Written by Eva (Zichen) Wang
Author’s Note: I am a third-year Honours Health and Society student, minoring in Psychology. I am passionate about how society and students like myself can provide a more inclusive environment for seniors. My program provides me with a sound theoretical and practical background in understanding Canadian Health Care, especially from a social perspective. As a volunteer this year with Hamilton Aging in Community, I will offer written posts from time to time.
How are older people perceived in Asian countries?
What is it like for aging in a society with billions of people? Across the globe, vast differences arise in how societies treat and view older adults. Some may hold their highest respect for older adults owing to their wisdom and experiences while some may view the older population as burdensome to society.
East Asian countries have traditionally recognized and valued older adults – setting them on a pedestal. Certainly, Eastern cultures may show more compassion for older adults. As rooted in the Confucian belief, younger generations are encouraged to treat their elders with respect and care. Confucian values promote a positive view of aging as well as expectations for filial piety behaviours. Children are should take responsibility for caring for their older parents and visiting them frequently. “We raise our children to take care of us when we get old,” said one Chinese senior citizen. The element of ‘payback’ occurs in the process of procreation; it is believed that raising children is preparation for one’s aging. This cultural heritage still reverberates today among the Asian populations and their descendants growing up in North America.
In other eastern countries, India, for instance, it is a cultural practice for younger children to care for their older parents into old age. It is seen as a blessing from God to care for their older parents. Many may consider it as an accumulation of good karma.
In Eastern cultures, it is common that multiple generations to live together in a family household, where respect and age-based hierarchy become very important. In Vietnam, there are respectful manners which set behavior expectations (for example, at the dinner table, older adults will eat first and it is disrespectful for younger children to eat all the things they like).
Culturally speaking, respect for older adults is often reflected in its language. The suffix -san in Japanese, and -ji in Hindi suggested the level of respect for older adults revealing the nation’s deep veneration for the old.
The notion of filial piety may produce an adverse impact, especially in families where traditions are fading due to modern changes in Asian countries or due to immigration to North America. Older adults can be manipulative, acting autocratically or overriding familial decisions. This creates pressure for young people with Asian backgrounds to passively adhere to traditional practices.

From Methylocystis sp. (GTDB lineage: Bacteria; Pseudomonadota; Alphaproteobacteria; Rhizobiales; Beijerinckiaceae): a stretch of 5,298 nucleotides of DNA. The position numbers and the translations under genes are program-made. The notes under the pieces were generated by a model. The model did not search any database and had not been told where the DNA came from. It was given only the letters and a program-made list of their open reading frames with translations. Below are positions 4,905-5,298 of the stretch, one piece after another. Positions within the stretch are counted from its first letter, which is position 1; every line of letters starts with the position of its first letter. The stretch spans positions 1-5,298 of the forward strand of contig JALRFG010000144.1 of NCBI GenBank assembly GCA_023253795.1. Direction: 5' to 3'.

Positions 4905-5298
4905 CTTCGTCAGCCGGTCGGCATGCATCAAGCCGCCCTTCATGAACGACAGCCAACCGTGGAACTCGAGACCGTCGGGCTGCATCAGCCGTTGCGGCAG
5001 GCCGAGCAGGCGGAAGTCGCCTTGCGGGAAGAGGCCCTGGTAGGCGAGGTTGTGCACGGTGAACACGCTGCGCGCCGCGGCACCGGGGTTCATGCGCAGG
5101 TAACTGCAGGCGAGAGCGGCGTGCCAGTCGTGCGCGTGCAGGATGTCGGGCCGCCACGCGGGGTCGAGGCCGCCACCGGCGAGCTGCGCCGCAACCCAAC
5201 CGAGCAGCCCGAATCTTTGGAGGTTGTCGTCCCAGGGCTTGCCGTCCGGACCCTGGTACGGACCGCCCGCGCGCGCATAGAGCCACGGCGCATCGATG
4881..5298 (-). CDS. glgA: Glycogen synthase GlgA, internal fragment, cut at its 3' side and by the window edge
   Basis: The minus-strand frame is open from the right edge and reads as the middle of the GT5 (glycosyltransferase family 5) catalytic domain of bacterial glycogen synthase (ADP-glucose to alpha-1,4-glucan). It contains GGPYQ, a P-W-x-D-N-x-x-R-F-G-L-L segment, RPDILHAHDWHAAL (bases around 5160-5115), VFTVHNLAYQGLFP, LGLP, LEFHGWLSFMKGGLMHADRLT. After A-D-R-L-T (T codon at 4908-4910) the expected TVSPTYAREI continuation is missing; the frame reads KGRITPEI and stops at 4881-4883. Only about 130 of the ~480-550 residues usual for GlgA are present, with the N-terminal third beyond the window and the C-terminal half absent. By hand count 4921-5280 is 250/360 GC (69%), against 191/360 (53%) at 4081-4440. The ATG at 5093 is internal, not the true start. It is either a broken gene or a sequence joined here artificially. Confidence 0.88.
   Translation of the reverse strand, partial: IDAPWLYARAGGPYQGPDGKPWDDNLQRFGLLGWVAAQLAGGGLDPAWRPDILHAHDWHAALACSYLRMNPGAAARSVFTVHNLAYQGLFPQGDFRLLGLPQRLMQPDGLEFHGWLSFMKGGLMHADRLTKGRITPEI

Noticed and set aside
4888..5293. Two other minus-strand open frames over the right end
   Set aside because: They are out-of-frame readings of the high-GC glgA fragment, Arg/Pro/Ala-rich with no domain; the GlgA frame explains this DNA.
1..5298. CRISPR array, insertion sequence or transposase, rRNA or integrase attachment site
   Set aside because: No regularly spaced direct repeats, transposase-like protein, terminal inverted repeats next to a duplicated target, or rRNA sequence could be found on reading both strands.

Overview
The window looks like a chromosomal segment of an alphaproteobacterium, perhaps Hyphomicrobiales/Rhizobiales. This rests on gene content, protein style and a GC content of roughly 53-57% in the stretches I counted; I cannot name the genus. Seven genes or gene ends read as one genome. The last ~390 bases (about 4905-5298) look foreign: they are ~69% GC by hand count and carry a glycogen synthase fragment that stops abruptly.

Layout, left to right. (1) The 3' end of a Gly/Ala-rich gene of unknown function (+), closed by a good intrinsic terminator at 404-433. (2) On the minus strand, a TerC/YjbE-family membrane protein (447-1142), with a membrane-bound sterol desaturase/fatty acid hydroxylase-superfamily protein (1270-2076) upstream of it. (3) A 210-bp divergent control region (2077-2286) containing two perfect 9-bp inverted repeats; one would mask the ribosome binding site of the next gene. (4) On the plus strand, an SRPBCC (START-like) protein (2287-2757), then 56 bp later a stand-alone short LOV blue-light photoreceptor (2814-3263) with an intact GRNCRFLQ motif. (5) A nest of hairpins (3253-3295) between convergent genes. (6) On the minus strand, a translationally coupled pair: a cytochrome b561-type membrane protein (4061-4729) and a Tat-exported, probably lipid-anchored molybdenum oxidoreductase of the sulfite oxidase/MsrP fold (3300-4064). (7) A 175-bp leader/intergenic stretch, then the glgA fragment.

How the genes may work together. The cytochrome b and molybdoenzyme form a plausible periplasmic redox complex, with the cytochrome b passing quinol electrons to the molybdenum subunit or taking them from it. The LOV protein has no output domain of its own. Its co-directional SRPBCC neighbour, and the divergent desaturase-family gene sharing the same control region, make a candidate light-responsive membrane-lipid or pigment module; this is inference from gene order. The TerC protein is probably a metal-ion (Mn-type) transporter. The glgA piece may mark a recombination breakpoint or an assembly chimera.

Whereas people in Western countries (North American, European countries) generally tend to emphasize the good of individuals rather than the communal good. Western countries empower individuals to become active members of society and maximize their potential ability to thrive. “You often hear from people that North Americans are not as kind to elders as people from other cultures. But it’s actually a misperception,” according to an adjunct professor in SFU’s gerontology program. Both in the West and in the East, much variation within cultural groups exists. Regardless of cultural differences, rapid shifts in society and massive ideological changes are shifting attitudes and practices toward older members of society. Young and old are gaining more appreciation for competence of older people, and more older people are choosing to live separately from their families.
Interdependence has been the tradition in Asian societies. Across the world, changes in technology, proportion of women working, and increased numbers of older adults are driving the need for updating policies and services to support new kinds of interdependence among the generations.
Families of Asian background in Canada may experience stress when cultural values differ across generations. Young people from these families, like myself, who choose to study Aging and Health are in a special position to guide the development and implementation of services these families.
For further interest, please read the following:
Jacobs, L. (2013). What it’s like to grow old, in different parts of the world. Ted Blog.
Todd, D. (2016). How do East and West really treat seniors? Vancouver Sun
Venson, H.A. (2014). Elderly Caregiving in India.